The Hidden Identity of the Woman Glorified as Athena: Her Link to the Pre-Flood World
After the Flood, Noah’s authority held sway for a time. Then, the adoration of the Cainite woman sprang up suddenly throughout the ancient world, and several generations later, most of humanity was “without God in the world” (Ephesians 2:12). God had let “all the nations go their own ways” (Acts 14:16).
“Ye Shall Be as Gods”
Ancient Greek religious art, with Naamah/Athena as the key inspirational figure, chronicles that foundational period of the “present evil age” (Galations 1:4)—boasting of humanity’s independence from our Creator, welcoming the serpent’s “enlightenment,” and exalting man as the measure of all things.
From about 430 BC, Naamah/Athena and Cain/Hephaistos are depicted chatting amiably on the east frieze of the Parthenon in Athens. (Author provided)
Above, from the east frieze of the Parthenon from about 430 BC, sculptors depicted Athena and Hephaistos (Zeus’ and Hera’s eldest son – the Greek counterpart of Cain) chatting amiably without their usual attributes. For Athena: no helmet, no spear, no serpent-trimmed aegis, no head of the Gorgon Medusa on her chest. For Hephaistos: no tongs, no hammer, no axe. The sculptors depicted them as who they knew them to be: their ancestors Naamah and Cain whose anti-God, mankind-exalting religious outlook they wholeheartedly embraced.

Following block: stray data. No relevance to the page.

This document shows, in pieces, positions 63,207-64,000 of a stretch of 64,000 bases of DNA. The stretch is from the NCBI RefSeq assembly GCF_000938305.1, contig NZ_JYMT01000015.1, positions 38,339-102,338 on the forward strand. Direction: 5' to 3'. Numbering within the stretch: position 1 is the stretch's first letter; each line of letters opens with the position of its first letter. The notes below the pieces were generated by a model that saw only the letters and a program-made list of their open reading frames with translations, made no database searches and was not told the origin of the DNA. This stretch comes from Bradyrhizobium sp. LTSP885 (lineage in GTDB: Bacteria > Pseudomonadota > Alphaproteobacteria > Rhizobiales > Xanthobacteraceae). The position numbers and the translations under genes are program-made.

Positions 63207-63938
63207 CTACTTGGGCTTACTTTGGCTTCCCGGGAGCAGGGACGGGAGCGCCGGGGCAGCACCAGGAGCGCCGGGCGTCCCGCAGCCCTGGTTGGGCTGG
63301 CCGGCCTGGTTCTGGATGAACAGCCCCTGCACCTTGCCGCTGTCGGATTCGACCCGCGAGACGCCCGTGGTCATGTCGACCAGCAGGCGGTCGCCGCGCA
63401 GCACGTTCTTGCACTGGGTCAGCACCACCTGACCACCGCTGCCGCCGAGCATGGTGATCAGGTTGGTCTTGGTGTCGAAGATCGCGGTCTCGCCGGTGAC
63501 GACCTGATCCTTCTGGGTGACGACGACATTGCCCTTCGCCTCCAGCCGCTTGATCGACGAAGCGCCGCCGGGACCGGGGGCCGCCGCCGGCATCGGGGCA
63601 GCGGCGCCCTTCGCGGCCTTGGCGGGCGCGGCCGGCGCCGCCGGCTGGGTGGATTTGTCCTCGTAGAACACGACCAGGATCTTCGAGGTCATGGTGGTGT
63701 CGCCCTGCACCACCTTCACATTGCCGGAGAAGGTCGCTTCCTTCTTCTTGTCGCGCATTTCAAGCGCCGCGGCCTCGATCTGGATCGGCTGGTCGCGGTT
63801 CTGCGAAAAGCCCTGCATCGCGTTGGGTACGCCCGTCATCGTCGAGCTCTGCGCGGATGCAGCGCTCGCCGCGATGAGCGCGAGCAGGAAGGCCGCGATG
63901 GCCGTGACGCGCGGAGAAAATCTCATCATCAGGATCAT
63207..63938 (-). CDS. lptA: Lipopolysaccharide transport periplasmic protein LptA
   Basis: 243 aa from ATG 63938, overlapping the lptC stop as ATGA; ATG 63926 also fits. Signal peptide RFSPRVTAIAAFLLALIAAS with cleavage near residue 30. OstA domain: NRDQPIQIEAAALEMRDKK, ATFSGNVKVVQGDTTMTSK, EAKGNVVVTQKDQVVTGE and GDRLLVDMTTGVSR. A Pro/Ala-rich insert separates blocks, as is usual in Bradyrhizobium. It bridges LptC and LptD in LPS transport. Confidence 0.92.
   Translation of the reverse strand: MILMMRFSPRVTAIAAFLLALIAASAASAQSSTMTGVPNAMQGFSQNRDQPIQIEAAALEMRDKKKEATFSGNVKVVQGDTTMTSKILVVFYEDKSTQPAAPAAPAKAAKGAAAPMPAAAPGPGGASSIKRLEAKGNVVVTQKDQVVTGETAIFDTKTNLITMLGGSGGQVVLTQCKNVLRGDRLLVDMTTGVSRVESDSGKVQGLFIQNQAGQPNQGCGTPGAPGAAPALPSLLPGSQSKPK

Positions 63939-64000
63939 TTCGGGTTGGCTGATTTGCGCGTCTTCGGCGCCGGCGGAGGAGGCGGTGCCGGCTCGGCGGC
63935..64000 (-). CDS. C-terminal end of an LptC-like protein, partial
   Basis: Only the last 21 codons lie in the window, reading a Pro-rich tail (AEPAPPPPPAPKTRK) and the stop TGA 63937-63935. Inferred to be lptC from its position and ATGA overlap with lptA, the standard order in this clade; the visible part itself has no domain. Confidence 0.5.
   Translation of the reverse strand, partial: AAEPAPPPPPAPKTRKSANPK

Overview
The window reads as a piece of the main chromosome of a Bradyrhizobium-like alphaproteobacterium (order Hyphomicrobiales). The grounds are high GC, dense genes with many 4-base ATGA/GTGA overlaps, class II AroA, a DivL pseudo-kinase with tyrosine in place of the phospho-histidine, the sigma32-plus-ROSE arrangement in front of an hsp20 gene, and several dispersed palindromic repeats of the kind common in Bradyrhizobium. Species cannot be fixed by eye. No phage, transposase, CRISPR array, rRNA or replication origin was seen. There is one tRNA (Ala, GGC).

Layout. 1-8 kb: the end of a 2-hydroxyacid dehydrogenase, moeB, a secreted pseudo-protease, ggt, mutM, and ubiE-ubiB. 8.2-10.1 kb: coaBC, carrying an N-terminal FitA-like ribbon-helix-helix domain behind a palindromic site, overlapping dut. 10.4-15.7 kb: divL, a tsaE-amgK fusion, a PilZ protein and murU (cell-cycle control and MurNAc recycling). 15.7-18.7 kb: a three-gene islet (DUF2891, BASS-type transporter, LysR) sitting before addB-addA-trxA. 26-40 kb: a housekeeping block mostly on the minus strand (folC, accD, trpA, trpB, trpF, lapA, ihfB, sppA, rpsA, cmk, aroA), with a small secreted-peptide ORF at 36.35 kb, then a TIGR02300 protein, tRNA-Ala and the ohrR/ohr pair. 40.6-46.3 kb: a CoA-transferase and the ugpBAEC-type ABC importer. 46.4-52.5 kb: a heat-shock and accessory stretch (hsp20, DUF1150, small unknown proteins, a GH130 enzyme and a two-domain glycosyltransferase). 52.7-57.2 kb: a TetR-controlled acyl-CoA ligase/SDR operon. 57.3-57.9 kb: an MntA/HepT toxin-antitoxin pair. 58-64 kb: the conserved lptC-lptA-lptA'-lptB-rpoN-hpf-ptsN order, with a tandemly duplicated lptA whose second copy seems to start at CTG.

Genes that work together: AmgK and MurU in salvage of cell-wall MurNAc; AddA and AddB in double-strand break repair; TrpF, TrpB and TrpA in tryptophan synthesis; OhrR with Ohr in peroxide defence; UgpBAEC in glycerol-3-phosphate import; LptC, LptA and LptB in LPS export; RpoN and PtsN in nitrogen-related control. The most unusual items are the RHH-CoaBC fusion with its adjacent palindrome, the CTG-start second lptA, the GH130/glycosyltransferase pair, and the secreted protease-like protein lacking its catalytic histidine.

Below, on a vase from the same period, Herakles joins his ancestors on Olympus as an immortal. Left to right: Cush/Hermes, Eve/Hera, Adam/Zeus, Naamah/Athena, Nimrod/Herakles. Nike in the center proclaims the immortality of these ancestors as the greatest of victories.
On a vase from about 430 BC, Nimrod/Herakles joins his immortal ancestors Naamah/Athena, Adam/Zeus, Eve/Hera, and Cush/Hermes on Mount Olympus. (Author provided)
Could it be any more obvious that these sculpted and vase figures are deified humans? In the ancient garden, the serpent promised, “Ye shall be as gods,” and as the ancient Greek artists have communicated so plainly to us, our elite ancestors who embraced its words, and its “enlightenment” did indeed become “as gods.”
Top Image: Detail of a bowl from the Hildesheim Silver Treasure featuring a seated Athena, 1st century BC. The tiny owl, Athena's attribute or mascot, stands to her right on a high rocky pinnacle draped with a victory wreath. The rocky pinnacle most likely represents the Acropolis in Athens where her temple, the Parthenon, stood with her glorious idol-image inside. (Author provided)
Robert Bowie Johnson, Jr. is the author of The Parthenon Code: Mankind’s History in Marble (translated into French and Greek) and Noah in Ancient Greek Art . His latest book is the full-color Genesis Characters and Events in Ancient Greek Art . www.genesisingreekart.com